Hamburg, Germany-based Hoyer Group announced positive results for the 2010 financial year. The group has recorded an increase in revenue due in large part to the marked improvement in economic conditions.

Thanks to a 16% revenue increase in 2010, Hoyer’s annual sales figure of 990 million Euros was the highest in the company’s history. As a result, Hoyer was able to compensate for the revenue decrease of 2009 and consolidate its position as a major global provider of logistics systems. Earnings before taxes rose by 28% to 26.4 million Euros.

Investment spending in 2010 amounted to just under 23 million Euros (previous year: 33.1 million) and was funded entirely from operating cash flow. The group increased the size of its tank container fleet by 2,410 containers to 22,849. The equity ratio again rose and now stands at 36%.

“We had already begun to drive forward internal structural change in 2009,” said Thomas Hoyer, chairman of Hoyer’s Advisory Board, at the presentation of the 2010 annual report. “The decision to pay down our debts and strengthen our cash flow rather than making investments has proven itself, as can be seen in our positive figures for 2010.”

The chemical industry, one of Hoyer’s key customers, staged a recovery in 2010, so demand for transportation of chemicals increased, particularly in Europe. Hoyer was also able to substantially boost the share of intermodal shipments and gain some major new business.

The firm’s Supply Chain Solutions (SCS) unit has become a pillar of its chemicals business. SCS makes it possible for Hoyer to act as a full-service provider by offering a range of additional services. These include contract logistics, plant logistics, storage, materials handling, and consulting services.

An example of this approach: the outsourcing contract awarded in 2010 by a German chemical manufacturer. Under terms of the contract—one of the largest single orders Hoyer has ever received— Hoyer is responsible for all the company’s deliveries from its European production plants to customers.

Establishment of a subsidiary in Russia marks yet another milestone for Hoyer’s chemical logistics business. This will provide Russian customers and service providers with a Hoyer point of contact. At the same time, the firm is strengthening its position in Russia and the CIS states.

In 2010, Hoyer also announced the acquisition of all shares in European Liquid Drumming (ELD), the joint venture in which Hoyer previously held a 50% share. ELD owns and operates modern filling and storage facilities for IBCs, drums, and small containers in Oosterhout, the Netherlands.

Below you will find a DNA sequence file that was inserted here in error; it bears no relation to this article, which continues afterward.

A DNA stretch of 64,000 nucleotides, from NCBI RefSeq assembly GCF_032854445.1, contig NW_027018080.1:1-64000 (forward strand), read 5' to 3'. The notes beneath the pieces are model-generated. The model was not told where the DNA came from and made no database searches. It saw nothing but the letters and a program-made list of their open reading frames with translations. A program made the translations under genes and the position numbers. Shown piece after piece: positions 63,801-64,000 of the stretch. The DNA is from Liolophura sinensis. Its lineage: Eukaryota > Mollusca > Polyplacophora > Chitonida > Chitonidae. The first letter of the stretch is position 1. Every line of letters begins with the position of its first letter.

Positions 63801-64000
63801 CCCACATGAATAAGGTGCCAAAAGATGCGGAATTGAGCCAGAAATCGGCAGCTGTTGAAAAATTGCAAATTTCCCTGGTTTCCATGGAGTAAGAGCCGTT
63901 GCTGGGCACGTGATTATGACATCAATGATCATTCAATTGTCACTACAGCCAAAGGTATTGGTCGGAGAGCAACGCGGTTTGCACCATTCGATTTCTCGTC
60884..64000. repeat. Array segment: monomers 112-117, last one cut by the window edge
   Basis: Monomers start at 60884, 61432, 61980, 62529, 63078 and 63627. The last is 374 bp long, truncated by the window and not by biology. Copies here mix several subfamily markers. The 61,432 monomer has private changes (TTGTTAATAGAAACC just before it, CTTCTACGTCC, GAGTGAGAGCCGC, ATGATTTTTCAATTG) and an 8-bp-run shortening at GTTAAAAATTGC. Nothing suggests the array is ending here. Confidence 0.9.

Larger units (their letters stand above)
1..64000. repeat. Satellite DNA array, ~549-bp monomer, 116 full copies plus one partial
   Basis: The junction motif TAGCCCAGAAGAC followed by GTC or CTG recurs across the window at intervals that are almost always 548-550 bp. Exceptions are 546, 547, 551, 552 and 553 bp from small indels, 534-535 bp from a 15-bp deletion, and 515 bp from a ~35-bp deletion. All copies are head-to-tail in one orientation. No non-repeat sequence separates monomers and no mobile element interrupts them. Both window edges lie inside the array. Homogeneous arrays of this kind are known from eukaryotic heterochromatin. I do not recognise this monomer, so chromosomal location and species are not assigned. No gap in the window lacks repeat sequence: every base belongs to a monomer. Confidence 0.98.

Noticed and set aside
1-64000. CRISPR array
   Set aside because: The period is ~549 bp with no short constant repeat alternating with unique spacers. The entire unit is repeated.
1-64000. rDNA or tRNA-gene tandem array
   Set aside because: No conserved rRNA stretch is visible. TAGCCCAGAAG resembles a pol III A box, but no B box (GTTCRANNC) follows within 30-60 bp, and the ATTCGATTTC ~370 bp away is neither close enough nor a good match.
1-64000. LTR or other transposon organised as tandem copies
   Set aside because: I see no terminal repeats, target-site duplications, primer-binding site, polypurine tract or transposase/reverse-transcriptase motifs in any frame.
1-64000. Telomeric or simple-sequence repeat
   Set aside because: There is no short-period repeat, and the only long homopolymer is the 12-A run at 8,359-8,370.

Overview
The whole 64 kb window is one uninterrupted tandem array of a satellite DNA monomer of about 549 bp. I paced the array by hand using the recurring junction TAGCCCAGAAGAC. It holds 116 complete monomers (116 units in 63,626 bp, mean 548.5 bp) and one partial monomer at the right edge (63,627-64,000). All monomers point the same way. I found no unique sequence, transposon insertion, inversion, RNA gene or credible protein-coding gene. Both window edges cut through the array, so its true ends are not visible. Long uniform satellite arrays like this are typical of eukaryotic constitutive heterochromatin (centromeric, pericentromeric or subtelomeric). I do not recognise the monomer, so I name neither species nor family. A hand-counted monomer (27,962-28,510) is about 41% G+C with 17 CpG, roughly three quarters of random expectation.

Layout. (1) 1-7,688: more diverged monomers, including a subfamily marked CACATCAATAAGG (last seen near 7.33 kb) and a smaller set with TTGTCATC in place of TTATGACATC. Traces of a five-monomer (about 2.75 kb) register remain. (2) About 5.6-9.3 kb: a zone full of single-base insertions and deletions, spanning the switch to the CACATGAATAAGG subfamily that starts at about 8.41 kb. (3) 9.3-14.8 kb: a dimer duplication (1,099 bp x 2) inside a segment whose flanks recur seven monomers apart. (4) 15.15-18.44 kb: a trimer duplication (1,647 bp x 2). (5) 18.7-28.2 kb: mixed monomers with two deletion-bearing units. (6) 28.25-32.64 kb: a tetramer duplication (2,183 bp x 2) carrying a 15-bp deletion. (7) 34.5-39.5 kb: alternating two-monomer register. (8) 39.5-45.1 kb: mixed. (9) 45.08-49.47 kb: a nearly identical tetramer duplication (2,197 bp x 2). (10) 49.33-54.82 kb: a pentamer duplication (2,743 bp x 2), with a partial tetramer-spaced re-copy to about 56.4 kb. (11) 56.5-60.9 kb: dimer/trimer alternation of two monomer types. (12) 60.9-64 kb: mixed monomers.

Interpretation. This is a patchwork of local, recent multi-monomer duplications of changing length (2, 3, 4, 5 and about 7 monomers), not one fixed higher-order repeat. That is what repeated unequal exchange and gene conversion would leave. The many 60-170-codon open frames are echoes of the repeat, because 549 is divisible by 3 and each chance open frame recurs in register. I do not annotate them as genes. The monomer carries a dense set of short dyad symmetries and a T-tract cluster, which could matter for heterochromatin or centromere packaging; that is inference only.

Hoyer’s gas logistics business performed satisfactorily in 2010 and achieved further improvements in efficiency thanks to tight cost management. As a result, the company won a number of large tenders in the industrial gas cylinder business in Germany and Eastern Europe. However, overall capacity utilization of the gas container fleet in Europe remained unsatisfactory.

In 2010, Hoyer also successfully established itself as an outsourcing partner for tank container services to the food industry, concluding new long-term contracts for silo and liquid products, particularly in the United Kingdom and southeastern Europe. The company experienced strong growth in its business with heatable IBCs for transporting temperature-sensitive products. Hoyer combined the marketing of bulk and IBC containers in 2010, which resulted in optimized purchasing processes. Customers now benefit from being able to order transports from a single source. Hoyer has a total of 19,000 IBCs at its disposal for its food and chemicals business.

Market conditions put the margins of the petroleum transport business under considerable pressure. Nevertheless, Hoyer succeeded in stabilizing its revenue in 2010. Hoyer also succeeded in making quality improvements. Its bitumen transport business is in the hands of specialist company Scharrer & Andresen. With a fleet of around 150 special vehicles, Scharrer & Andresen is a leading provider in this field.

Hoyer continued to expand its SHEQ (safety, health, the environment, and quality) system in 2010. The company defined three core elements of a sustainability policy within the framework of SHEQ: social responsibility, environmental protection, and economy. Hoyer’s sustainability policy, published for the first time under these main headings, is aimed equally at employees, partners, and customers.

Despite the encouraging recovery in 2010, Hoyer’s management remains cautious about future market prospects. It remains difficult to assess long-term consequences of political unrest in the Arab world and how this will affect the price of oil. Instability of European nations adds to this uncertainty.